"Brought to you by capital one where you can open a savings account in about five minutes and earned five times. The national average. Just imagine five times more savings toward that overdue home addition and maybe even in addition on that addition this is banking reimagined. What's in your wallet? Capital one a member. FDIC how to find a financial adviser a relationship with an adviser you can trust and crucially afford is something that young. FT readers often tell us is hard to come by could the solution to the problem rest in our pockets with less than a month to go until the general election financial advisers Tennessee. They are getting calls from a lot of worry clients we look at. What's troubling the wealthy and crucially what steps they're advisers suggesting them to consider and the rise of if the forty year mortgage pool Lewis? AFC money columnist and presenter of BBC Moneybox is here to share his own worries about extra long loans. Welcome to the money I shea the FTC's weekly podcast about personal finance and investing enclave Barrett FD money at a SIP bringing. This week's money needs would you. I like to talk to a financial adviser. Goodness knows there are enough things to discuss the moment the election stock markets were an all time high devising a long things have investment plan. I could go them but rather than meet face to face. Would you be happy chatting to an adviser new joining me today to discuss Damien fantastic the deputy editor of Eddie Advisor. Welcome Damian Alachua. When you think of a financial advisor most people probably think of a of a middle age man in a suit but the person on the other end of your small fame will be one of those yes so only go to my vast show industry conferences and the audiences can often be Mail fat sometimes style I'm not who is And I think the There's been Longstanding attempting industry to address that I think they have Josiah if a financial advisor was about fifty five. It's new in the mid fifty s and the one of the ways that some companies are looking to address this is through technology through a chat bots and other of bird vice solutions. We'd actually have no human being involved in them at all and and this is actually regulated advice. Because there's no rules the FDA has set out that say advice has to be provided by a human being just has has to her be suitable. You have to get a fact. Find you have to have a suitability assessment and capacity for loss the UH assessment. But there's no actually. There's no rules that say it has to be going to human being say the difference between intelligence and artificial intelligence but tell us about your Own Brush with. It's interesting advice or a couple of APPS available when you downloaded on tested out. Yes so it's not actually an avid so website this particular on the a couple of APPs on used my ego. which is the solution offered by Wealth Wizards which is part-owned by the ensure. Lv and it was interesting expense. Actually I sort of got involved with it by accident because I was scoping it out for for An article the hood thirty money over lunch. Just Oh let's have a look at this and see see what it's like and it was so simple all to sign up to it that I actually signed up to it and got going accidentally of my lunch break and it was interesting. Actually it was relatively. It was the literally simple lots of emojis. Either in the definitely yes leedle. leedle is a human well. Evo Is Is a character sort of talks and interacts with you through this Chat Bot function she asks you how you on encourages you to continue. She's still encouraging me to continue. Actually still occasionally email from either telling me why haven't my will And yeah she uses lots of emojis It slightly undercut when suddenly she artsy provides you with all the terms and conditions and all the various. FCA number. But she's ask you a few questions and this is the fact finder elements you ask you a few questions about. Are you married. Do you own your own home. How uh-huh chess you have in savings and then do you have debt? CRTV you have that as well And then she'll provide you with a list of things that you should do. And some of these are restrict forwards for people who might be involved in moines building that personal finances like building a cash buffer paying debt that you might have but some of them are maybe not so obvious the people so there's lighting a will as I mentioned than this finding out who gets your death and service benefits and Various other bits and pieces which I have to admit I wasn't entirely on top of. Yeah well I had another APP called multiply which hasn't been Lewisville. android is on apple and I mean again seems seems very simple to use. I didn't I didn't sign up completely but it basically starts with a long questionnaire about you your goals your financial position. It's quite easy ready to fill it. On in villain via your phone for younger people perhaps would prefer to interact and it was something like that. Rodman going to go and see an advisor in their office could be preferable. These things have taken an awful long time to be developed even in the early stages that are now all right. Yes so these companies take this sort of stuff quite seriously because providing regulated financial. Advice is a big deal If you provide violated financial advice than your clients get the benefits of being covered by the financial ombudsman service by the financial services. Compensation Scheme It's quite a big stamp of approval that the FCA is giving you if you will provider of regulating financial advice and a lot of these companies. Companies have put years into development of the services Certainly multiply the one that you use that you've executive said that was the case. And they've actually employed financial advisers to check that the financial advice that they're giving is up to scratch these financial advisers. I don't actually give financial advice but they just check. The financial advice is suitable. And just going back to to to Lever Lever They do have advance. Who who were there who you can be referred to if if if either herself com work out? What's the right thing to do? Yes and to a certain extent and this goes towards the limits of this technology at this particular moment in time because my decides if there are certain things that it it can't do for you without the intervention of human being then it will direct you towards the financial advisers that either employers And an example all of this is defined benefit transfers for example. We contentious The moment and if you want to do one of those then they will say please this way Sir and you'll talk to humans but realistically the people this product is aimed at they're not going to have a final sound. Region is aimed at young working professionals employed by companies who are looking to maybe boost pension savings a bit and find out more about that stocks stocks and shares. Eissa potentially can recommend range of low cost Tracker phones but in terms of how it's paid for at the moment with my favorite's the employers who are picking up the bill. Yes so the two who is of Paying for my Asia. Either your in the position where your company his decides to pay for it or you can pay it yourself which is through a two pound a month subscription and also other fees involved if you want to do as something more complicated so if you do actually want to speak to a human being then you have to pay for the privilege of doing so and I've gone to trump? I was geeking out. This morning fencing. I printed out some of the some of the menu a menu options. So if you want a a retirement advice report that will cost you. Five hundred pounds That's personalized report recommending for those within six months of Thailand On and there's an ongoing seasons charges for certain other things so for example if you want investment advice you have to pay zero point. Two five percent of the total market value of the Fund's management. It gives people options where they can see easily and transparently What they're paying for multiply? It's a little bit different at saying it's free advice but you yes well. That's is strictly speaking accurate. I suppose because of the actual advice is provided for food. But if you want to them to actually implement the advice then you have to pay so they will advise you to invest but in a Vanguards Stephen and they say would you like us to do this for you. Here's how much cost. And this is a commonly known as contingent charging in the industry And it's relatively popular for certain aspects of Financial advice unless phase if he didn't have very much money money absolutely turned to the to the more common charging structure. I advise and making a annual percentage fee from failure Damian. We've we love having you Royce about these issues for FT money but of course the audience who normally consume your journalism all the financial advisers themselves. What do they it make of either and Co they threatened by her Ping emojis? I don't necessarily think many of them are because a a lot of them. I think that as you said earlier this is aimed. People who find the law Jr have very simple needs the same people who are not saving anything at the moment or saving entirely in cash and they could probably benefit for me the setting up an ISO- or maybe putting some of their savings to work in the market in some sort of low-cost Traffic and these are people. Starting from absolutely Taylor was a financial advisor would see that role as being more involved in people who have more money to to to play around with. In fact I I would imagine that most financial advisers will not be remotely interested in serving the clients that naive and multiply interested in. Because it's just not canonical for them to do so financial vices much more interested in people who have got Slightly complicated tax issues. People who might might be worried about passing on that launch amount of assets to their children people who have got you know a lot more money to play with well. Thanks very much. That's Damian fantasy deputy editor of the FT specialist publication financial adviser. You can wreaked Damian's big feature pushing the AI into financial advice online now dot com slash money and as part of this feature. We've also published empty advises this annual list of the top one hundred human financial advisers which is worth consulting if you're ready to upgrade from Chat Bot to a more expensive old-fashioned form of of the service what my next guest is a financial adviser and he isn't a chat board or could even as part of F. T. money special issue on financial advice we wanted to find out what kind of conversations the wealthy clients are having with their advisers. Right now. A my word. There's a lot of chatting going on Alliston. Alliston is the CO founder of Lay's and Co wealth adviser based in the city of London conveniently stains rate from the office and he has come in. Join me in the studio. Welcome Alastair Analyst. Thanks for having me say I should say. We've talked a lot about advisors being men in suits. But you're wearing a very fetching jumper have say Damian and we were just speaking to wearing a Cardigan I mean. Is this the new era I think. So yeah it's it's more comfortable than the traditional seat Plus they're expensive but we would expect the national vises Vance off of the cost but thank you for breaking away from your busy phone lines coming through to us today but more to your clients wanting to talk to you about and your colleagues and the Mavens to be honest with you is more of the same that you'd probably will have guest. is brexit. It's the election And I think actually if you take a bit of a step back of of why people are still talking about that is. It's PABST over. The last few years has been a bit of a gradual gradual buildup of anticipation that people are waiting for a market crash or correction. And this has been lots of false peaks on that Jenny certainly with Brexit. Lots of deadlines and in which case each one of those peaks people have expected. Is this time for some clarity or it's time for market crash And at the moment there's another sort of deadline mockery the sandwich with the election in December. And I think people are just looking looking at that and saying is that the moment we will get some clarity or is that the moment web I will and pull off a cliff and there'll be a big market correction so we're having to answer a lot of questions like at the moment the unfortunately we on the wiser. We're in the same boat as everybody else who is difficult to give any clear. Answers for clients now at the time of recording of her. 'cause none none of the major parties have released four manifestos but they have all outlined very ambitious spending plans. The People Fair could spell tax rises in the near future now in advance of any policies being released. What kind of things your clients fearing could change? Yeah I think people instantly worried about an extreme Labor government and completely sort of ripping up the rules with income-tax with any pension legislation things things that are typically attacked when it comes to looking for public spending because it's no surprise that whereas no secret that the NHS The police force these these of public services need a boost in that money is going to come from somewhere. I think people are somewhat off. Lines are somewhat shell-shocked in many respects by the amount of attack on that pensions and surrounding pension legislation has been under the conservative gum. Yeah Yeah I think that's left them with a bit of a bit of an opinion. Anything goes from any government when it comes to their own personal savings so I think more so than ever. We're noticing people just feel vulnerable about their existing savings and what could happen to them in the future. And what kind of actions do your clients perhaps wants to take. And what are you trying to advise him. Entity meaning extreme sense people might be thinking well put money offshore in less extreme since they might be thinking in case only changes to inheritance tax rules. I should give give money away if I'm intending to sooner or later yeah exactly. It's it's our job to in that respect to try and really give a bit of perspective to everything So instead of worrying about things that are outside of their control where we try and turn clients had store things that they can control so now more than ever is a a really good sign if you've got a financial planner whether it be an adviser or with yourself to really go back and revisit. What your exposures? Also things that you're at issue to risk Your asset allocation the objectives of the financial plan and sometimes simple exercise Looking at revisiting the assumptions that your plan has been inbuilt on can be enough to give a bit of peace of mind in a short term volatility area so I think people Bouli speaking since about two thousand thousand and twelve should if they've got money invested has seen some fairly healthy returns so for instance if they revisit this options of a plan and they may be built on on full percentage growth. And that will that plan will see them through to their retirement goals and actually they looked back since two thousand and twelve. It's not beyond the realms of possibility they might may have been now fishing seven percents growth In which case the plans got some inbuilt pragmatism around it. What my times like this? When there's volatility when returns might be harder to come by? They're already ahead of the curve in some respects because of the previous performance now a separate investor survey from UBS best this week revealed that many wealthy investors upping the cash levels Even though most of the people eight hundred averaged of coulter if that put failure alien cash is this kind of a cash. Grab something that your clients are hitching. We we always tried to stress of the investment within a financial plan as a means to an end rather than the bill that end So we're long-term plan as as opposed to short term traders looking at opportunities We generally. I'm really advice to not make any short-term alterations to your financial plan in terms of converting your funds into cash because then you enter the realm of trying to time the market comes to reinvestment which is notoriously hard to For those thinking about adding to their saving pulse for instance maybe this year is allowance. The you've got the grace period of of having a until April the six to be able to make your your contribution And that will buy a bit of time. But also the specific techniques e can use when investing from cash into the market so something like phased investments is quite a good strategy at the moment whereby you feed did you set investment over the course of anywhere from six to twelve months typically to gain a little bit of pound cost averaging so you're you're less reliance on what might happen in the news tomorrow now as well as defensive actions taken to protect wealth many TV goes eager to trade on the uncertainty Sterling is one way or colleagues on the LEX team verson about the Boris Johnson trade which is buying unloved UK stocks in the hope of Tory majority Brexit deal which would cause markets to bounce allegedly addict Corbin trade where you would short shares in the large eternity. Companies that Labor's indicated it would nationalize or going long on footsie companies. That don't have much business in the UK because they could potentially go off enlist on a foreign exchange Labour's plans to give away ten percent of shack ups oil to to to work as come come into force me. And this is all pretty speculative stuff but nevertheless people are interested in having pumps. Yeah absolutely I think like I said. Our general approach to the of investment is long-term planning as a means to an end. But that's not to say that people they liked the idea of some short term gains short-term trading I guess the advice advice from us. If a client came to an asked about a specific short-term trade would be to ring-fence and amounts of money that would be happy to lease two percents of remortgage your house in order to fund it and once you've decided on the correct amount go ahead and place you trades and and keep an eye on how it pans out. We'll finally you've been here listening to our last about advice. Boy a Chat Bot do you. Fear Alastair being replaced by an emoji caught. Oh my Alastair in future. I think we've all got to looking over our shoulders in some respects because I think there is a lot of power within those technology tools I think in our industry as far as I can see at the moment. I think they'll was always big going to be a need for some form of human advice just because of the amount Nov you've complication The amount of inferences and judgements that sometimes a human advisor can make when looking at a case I as opposed to sort of simplistic implicit smaller. Smaller client for instance I think in our industry specifically with the human advice there's room for innovation so so there's room for both I think so there's room to for human devices to be able to use technology to help perhaps though the operational costs and pass those cost savings back onto onto clients to make advice more affordable as a whole. Well thanks very much. There's Mr Phyllis in the CO founder of lead and Co you can read the F. T. money feature about all of these issues now now on. FDA Dot com slash money and. Do you know young person who good with money or curious about how the financial world works. Then please tell them about out the FTC's competition to find the young personal finance journalist of the year. We've teamed up the London Institute of Banking and finance to run the contest and we're accepting entries from young people aged between fourteen and nineteen. All they need to do is write a short hospital on topics including what the Bank of the future be like. They'd say shot or line. What are the financial issues facing young people or personal data is the new gold? Discuss the winds will receive one hundred and fifty pounds in cold hard cash cash and we are hoping to publish the winning entries in. FT money next year if he wants a winter and view all of the terms and conditions go to f t dot com slash young young journalist that's empty dot com slash young journalist. lasko is in front of the FTP Walser. Anybody can read it and the competition itself is part of the F. T. schools goals program are squeeze in a quick plug for that. If you haven't heard of it is well worth knowing about all secondary schools around the world not just in the UK can get free access to the F. T. dot com website for people's a sixteen over and their teachers. So it's really worth telling your old school about this. All of the details are accessible from that. same aim link dot com slash young journalist. Those of us who've bought property dream of the day that we can pay off the mortgage and rid ourselves of what is usually the most significant monthly outgoing but the new generation of mortgage free wannabes hippie drawing a pension before that day arrives and is of grave concern to pull Louis this the anti money columnist and presented radio four's moneybox programme. Who joins me from the line? Now won't comport Hella as you wrote in your column this week. There's something something about the word mortgage. Listeners may not be aware of well yes I mean. It's about seven hundred years old this world. It comes from the French and of course the first half mort gives gives you the clue it means. Death and gauge means a debt basically obligation on the idea is that if you pay it off then then the debt is is dead if you don't pay it off. The property is dead. That's the use of dead but my concern is that the way the industry's going now. It could be used as dead before you pay off your mortgage because they are stretching mortgages used to be twenty five years them. I'll say in our day. It's say my data now mine now sixty percent nearly of mortgage offers can be up to forty years so the product sixty percent of products can lost up to forty years. Now forty years is just about the whole of your working life at least and if you consider as you say. The rising age of the average average first time is thirty three than the average buyer is going to be seventy three votes on Pale. Yes possibly at well into a pension and that's assuming that that is their only mortgage and one of the Lenders Yorkshire Building Society that's introduced forty mortgage recently. Says they hope it would encourage people not to treat their first home as a stepping stone but as a kind of a chair if you were they'll sit out the rest of their lives so they'll buy their first home and it it'll be the revenue home until they're tied. I'm not sure if that's practicable of course they'll never need to move. Have Children get divorced. No because if you look at the statistics Statistics or one thing human lives or another. But you know forty two percent of marriages end in divorce nearly two and a half more over a two and a half million people in the middle. I expect to leave their job to care for either older relatives all indeed grandchildren and the calculation. Done by the insurer. LV equals that after forty years. You Start Your mortgage. It's thirty ended. Seventy one in ten of couples will experience the death of of one partner or and others that we have the more in mortgage because and of course They will normally get it. Paid off by insurance. But you know I it's one in three or you'll be severely ill one in ten will actually die over forty years. Things really do change now. We should say mortgage lenders are stretching the life colognes like this law because of rising prices. Yes and this has happened a lot in the past as you will recall. Fte readers will recall the whenever they talk about having to boost affordability. They come up with a scheme. Well now it's forty mortgages in the past you'll remember it was interest only mortgages. You didn't even have to worry for a long time. How you're going to pay the loan off? Just paid the interest so it was almost like renting renting renting the money to buy it they were endowment mortgages. They were the first interest only Huntsville. They didn't do too well did they. And then of course there was self certificates. Sean which meant you say to the mortgage lender one hundred and twenty thousand year and they say okay. We'll work it out on that basis. That was not a good idea. And it's all to boost affordability when rising prices are cutting mortgage lenders business to keep their business going. They come up with these tweezers and in the past they have all led to catastrophes. I don't know what catastrophe they'll be for these forty year mortgages and I probably won't be doing your podcast at that time anyway. Clear to be honest but some people will she'll be around and they will experience themselves. I'm very worried. What about it and I think people should think very carefully about forty year mortgages twenty-five years I may be an old funny? Seems a much more sensible time in date. Eight ten or twenty years seems more sensible time to borrow the money over from the gives you more flexibility. Thanks very much support. Lewis freelance journalist and BBC money. Any books presents it. You can read pools call them. It will take a long time for forty year old mortgages to die online now eddie dot com slash money. And you never know I could still be presenting this podcast when eighty me. We'll still need to work. We pension doesn't work out but that is it from the money. Show this week. If you want to get in touch with US team of experts you can email us our address money at dot com or follow us on twitter for the latest news. UPDATES or handle is at F. T. money and you can also join Sunni group on linked in to search for T- personal finance. We'll be back next week at the usual time. Thanks very much goodbye. The capital one has a fresh take on banking. Now you can open a new savings account in about five minutes and earned five times. The national average the banking with capital one means five times the savings toward your dream honeymoon or five times the savings towards your family's ultimate vacation even five times the savings towards just feeling good about saving. It's time to make your savings goals come true. This is banking reimagined. What's in your wallet? Capital one and a member F._d._I._C..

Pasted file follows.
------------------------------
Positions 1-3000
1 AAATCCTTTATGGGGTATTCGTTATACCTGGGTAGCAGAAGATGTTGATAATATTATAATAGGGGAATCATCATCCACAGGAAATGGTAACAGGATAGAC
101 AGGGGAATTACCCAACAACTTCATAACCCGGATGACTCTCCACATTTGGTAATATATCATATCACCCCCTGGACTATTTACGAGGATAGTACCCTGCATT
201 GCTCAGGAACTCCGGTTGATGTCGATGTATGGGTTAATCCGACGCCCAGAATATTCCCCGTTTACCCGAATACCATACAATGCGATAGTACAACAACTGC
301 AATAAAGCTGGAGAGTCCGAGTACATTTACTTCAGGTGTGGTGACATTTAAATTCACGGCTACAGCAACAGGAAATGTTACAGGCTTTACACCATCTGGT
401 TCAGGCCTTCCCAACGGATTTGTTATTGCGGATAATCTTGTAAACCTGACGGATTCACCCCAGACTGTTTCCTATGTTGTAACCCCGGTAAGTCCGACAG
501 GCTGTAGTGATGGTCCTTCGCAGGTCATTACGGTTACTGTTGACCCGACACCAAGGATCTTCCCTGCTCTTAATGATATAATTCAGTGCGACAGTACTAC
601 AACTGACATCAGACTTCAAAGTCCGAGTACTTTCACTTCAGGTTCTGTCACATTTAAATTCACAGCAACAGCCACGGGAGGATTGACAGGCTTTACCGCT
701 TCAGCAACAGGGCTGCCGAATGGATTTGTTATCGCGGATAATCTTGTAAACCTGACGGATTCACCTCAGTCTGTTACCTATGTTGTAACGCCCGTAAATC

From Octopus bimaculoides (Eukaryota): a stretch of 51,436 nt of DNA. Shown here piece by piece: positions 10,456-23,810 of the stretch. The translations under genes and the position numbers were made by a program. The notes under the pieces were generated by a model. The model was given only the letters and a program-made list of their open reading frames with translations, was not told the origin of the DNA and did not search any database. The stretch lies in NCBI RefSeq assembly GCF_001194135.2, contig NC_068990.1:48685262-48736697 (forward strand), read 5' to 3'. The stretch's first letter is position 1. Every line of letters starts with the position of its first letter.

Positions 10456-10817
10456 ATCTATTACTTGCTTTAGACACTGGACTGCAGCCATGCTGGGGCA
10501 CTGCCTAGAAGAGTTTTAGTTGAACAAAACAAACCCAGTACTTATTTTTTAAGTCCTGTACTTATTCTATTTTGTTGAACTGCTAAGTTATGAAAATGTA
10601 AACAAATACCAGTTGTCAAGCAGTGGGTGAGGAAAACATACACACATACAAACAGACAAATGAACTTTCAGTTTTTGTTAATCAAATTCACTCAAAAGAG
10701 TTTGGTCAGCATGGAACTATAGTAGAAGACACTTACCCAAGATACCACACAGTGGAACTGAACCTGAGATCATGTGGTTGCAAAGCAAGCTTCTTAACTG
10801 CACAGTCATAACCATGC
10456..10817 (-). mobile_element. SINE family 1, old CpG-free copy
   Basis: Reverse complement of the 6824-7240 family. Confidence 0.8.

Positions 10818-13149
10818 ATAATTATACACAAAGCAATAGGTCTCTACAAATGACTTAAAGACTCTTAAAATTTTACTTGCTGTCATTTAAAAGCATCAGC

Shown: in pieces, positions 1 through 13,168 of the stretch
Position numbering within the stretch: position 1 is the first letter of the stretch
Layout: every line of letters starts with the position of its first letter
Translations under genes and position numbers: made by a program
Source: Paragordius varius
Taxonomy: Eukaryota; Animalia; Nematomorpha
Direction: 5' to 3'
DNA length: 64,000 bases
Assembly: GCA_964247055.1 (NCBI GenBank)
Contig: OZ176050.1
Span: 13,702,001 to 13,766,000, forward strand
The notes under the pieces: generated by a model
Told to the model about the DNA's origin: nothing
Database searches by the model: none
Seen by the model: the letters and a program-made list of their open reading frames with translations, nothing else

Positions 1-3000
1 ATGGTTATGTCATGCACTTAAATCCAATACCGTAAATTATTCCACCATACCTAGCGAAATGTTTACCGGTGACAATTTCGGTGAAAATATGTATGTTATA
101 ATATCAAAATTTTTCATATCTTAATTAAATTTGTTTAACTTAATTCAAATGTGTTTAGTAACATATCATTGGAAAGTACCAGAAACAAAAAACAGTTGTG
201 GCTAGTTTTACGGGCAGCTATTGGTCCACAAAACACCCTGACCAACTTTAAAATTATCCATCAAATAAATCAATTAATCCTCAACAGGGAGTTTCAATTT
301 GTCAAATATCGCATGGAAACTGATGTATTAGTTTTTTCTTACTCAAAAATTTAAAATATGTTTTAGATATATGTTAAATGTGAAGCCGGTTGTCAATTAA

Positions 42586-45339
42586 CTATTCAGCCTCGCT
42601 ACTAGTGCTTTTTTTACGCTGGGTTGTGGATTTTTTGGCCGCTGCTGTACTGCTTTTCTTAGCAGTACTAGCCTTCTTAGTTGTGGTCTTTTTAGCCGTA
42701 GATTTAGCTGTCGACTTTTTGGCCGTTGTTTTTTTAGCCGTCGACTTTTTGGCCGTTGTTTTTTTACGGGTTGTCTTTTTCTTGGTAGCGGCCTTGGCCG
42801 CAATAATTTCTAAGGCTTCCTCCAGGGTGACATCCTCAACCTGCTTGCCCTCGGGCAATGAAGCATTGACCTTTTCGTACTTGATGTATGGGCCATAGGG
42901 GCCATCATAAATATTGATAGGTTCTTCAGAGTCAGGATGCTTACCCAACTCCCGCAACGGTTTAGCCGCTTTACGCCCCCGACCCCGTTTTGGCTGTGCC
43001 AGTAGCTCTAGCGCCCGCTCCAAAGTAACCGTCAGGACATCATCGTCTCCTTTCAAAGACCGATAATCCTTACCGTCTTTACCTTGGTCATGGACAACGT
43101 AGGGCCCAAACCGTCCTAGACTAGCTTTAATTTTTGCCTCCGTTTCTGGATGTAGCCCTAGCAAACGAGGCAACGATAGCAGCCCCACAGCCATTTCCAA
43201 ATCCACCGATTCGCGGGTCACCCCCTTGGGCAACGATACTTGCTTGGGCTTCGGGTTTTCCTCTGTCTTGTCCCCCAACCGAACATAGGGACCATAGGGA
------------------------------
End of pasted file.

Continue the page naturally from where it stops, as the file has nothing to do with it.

advisor Damian Alachua UK F. T. Alastair Analyst FCA FTC deputy editor FDIC AFC Josiah CO founder Asia FDA Tennessee